Return to home page
Searching: Bluffton library catalog
While many OPAL libraries have resumed lending and borrowing, some continue to operate at reduced service levels or limit in-person use to their campus community. Note that pickup services and procedures may differ between libraries. Please contact your library regarding open hours, pickup procedures, specific requests, or other assistance.
Record 2 of 4
  Previous Record Previous Item Next Item Next Record
  Reviews, Summaries, etc...
Author Reynolds, Molly E.,
Title Exceptions to the rule : the politics of filibuster limitations in the U.S. Senate / Molly E. Reynolds.
Imprint Washington, D.C. : Brookings Institution Press, [2017]

Author Reynolds, Molly E.,
Subject United States. Congress. Senate -- Freedom of debate.
Filibusters (Political science) -- United States.
Description 1 online resource (vi, 282 pages) : illustrations
Summary Special rules enable the Senate to act despite the filibuster. Sometimes. Most people believe that, in today's partisan environment, the filibuster prevents the Senate from acting on all but the least controversial matters. But this is not exactly correct. In fact, the Senate since the 1970s has created a series of special rules described by Molly Reynolds as "majoritarian exceptions" that limit debate on a wide range of measures on the Senate floor. The details of these exemptions might sound arcane and technical, but in practice they have enabled the Senate to act even when it otherwise seemed paralyzed. Important examples include procedures used to pass the annual congressional budget resolution, enact budget reconciliation bills, review proposals to close military bases, attempt to prevent arms sales, ratify trade agreements, and reconsider regulations promulgated by the executive branch. Reynolds argues that these procedures represent a key instrument of majority party power in the Senate. They allow the majority even if it does not have the sixty votes needed to block a filibuster to produce policies that will improve its future electoral prospects, and thus increase the chances it remains the majority party. As a case study, Exceptions to the Rule examines the Senate's role in the budget reconciliation process, in which particular congressional committees are charged with developing procedurally protected proposals to alter certain federal programs in their jurisdictions. Created as a way of helping Congress work through tricky budget issues, the reconciliation process has become a powerful tool for the majority party to bypass the minority and adopt policy changes in hopes that it will benefit in the next election cycle.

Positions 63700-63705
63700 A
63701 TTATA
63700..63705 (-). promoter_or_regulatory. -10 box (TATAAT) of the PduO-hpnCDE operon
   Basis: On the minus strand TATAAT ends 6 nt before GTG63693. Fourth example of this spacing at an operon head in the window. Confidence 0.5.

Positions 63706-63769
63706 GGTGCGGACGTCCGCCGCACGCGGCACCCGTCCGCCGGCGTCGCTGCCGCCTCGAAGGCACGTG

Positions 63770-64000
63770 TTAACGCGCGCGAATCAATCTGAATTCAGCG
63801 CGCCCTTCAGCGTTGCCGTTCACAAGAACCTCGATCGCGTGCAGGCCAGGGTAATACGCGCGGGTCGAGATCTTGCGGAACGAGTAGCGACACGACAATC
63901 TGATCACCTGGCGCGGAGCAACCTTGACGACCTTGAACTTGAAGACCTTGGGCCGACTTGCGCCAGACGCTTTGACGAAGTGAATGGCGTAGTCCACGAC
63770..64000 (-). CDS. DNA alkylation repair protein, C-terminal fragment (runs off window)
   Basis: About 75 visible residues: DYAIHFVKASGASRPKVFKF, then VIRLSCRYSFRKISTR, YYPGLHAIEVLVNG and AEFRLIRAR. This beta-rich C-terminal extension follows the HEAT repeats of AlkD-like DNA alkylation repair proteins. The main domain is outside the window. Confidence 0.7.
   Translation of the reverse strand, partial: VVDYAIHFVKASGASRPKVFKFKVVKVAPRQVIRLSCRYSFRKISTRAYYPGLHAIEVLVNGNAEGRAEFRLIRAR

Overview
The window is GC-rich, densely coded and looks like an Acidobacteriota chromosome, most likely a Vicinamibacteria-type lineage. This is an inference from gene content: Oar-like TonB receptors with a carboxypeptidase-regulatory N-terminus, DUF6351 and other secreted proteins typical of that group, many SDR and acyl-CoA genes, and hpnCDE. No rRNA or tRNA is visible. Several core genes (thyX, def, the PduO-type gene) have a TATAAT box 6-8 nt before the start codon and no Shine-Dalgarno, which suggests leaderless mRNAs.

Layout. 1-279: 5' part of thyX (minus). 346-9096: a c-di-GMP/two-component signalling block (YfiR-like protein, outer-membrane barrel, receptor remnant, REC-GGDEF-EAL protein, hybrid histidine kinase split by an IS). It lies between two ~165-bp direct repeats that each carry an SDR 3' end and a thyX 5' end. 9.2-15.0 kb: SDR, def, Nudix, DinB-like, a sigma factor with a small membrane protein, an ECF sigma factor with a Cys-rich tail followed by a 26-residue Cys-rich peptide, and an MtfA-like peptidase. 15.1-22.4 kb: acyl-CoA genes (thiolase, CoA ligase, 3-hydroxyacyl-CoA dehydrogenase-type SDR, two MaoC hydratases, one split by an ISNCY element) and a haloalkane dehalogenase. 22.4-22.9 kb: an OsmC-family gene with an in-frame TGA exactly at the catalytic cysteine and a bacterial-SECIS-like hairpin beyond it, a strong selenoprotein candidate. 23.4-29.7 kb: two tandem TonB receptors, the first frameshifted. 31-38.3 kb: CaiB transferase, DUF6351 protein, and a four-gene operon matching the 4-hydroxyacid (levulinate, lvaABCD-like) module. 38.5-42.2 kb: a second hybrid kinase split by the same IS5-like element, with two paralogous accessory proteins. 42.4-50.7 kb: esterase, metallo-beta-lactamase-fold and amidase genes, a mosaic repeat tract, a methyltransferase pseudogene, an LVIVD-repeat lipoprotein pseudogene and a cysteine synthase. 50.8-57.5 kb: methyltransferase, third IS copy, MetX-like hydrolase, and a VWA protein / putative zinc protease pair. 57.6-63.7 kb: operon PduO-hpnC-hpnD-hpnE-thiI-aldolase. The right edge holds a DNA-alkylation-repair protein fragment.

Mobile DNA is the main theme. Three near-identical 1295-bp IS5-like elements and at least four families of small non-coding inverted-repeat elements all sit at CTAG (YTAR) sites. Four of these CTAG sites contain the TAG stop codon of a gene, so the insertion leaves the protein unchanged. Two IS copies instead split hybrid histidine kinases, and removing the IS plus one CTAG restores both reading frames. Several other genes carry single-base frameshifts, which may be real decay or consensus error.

Bibliography Note Includes bibliographical references (pages 245-269) and index.
Contents Introduction -- Limiting the unlimited : debate in the U.S. Senate -- Obscuring the casual chain : majoritarian exceptions as a blame avoidance tool -- Employing the exceptions : the case of budget reconciliation -- The policy consequences of procedural choice : programmatic change using budget reconciliation -- Facilitating gains and blocking pain : creating executive branch oversight exceptions -- Conclusion.
Note Description based on online resource; title from digital title page (viewed on February 11, 2021).
ISBN 9780815729976 electronic book
0815729979 electronic book
9780815729969 paperback
0815729960 paperback
OCLC # 983786526
Additional Format Print version: Reynolds, Molly E. Exceptions to the rule. Washington, D.C. : Brookings Institution Press, [2017] 9780815729969 (DLC) 2017010290 (OCoLC)960088777

If you experience difficulty accessing or navigating this content, please contact the OPAL Support Team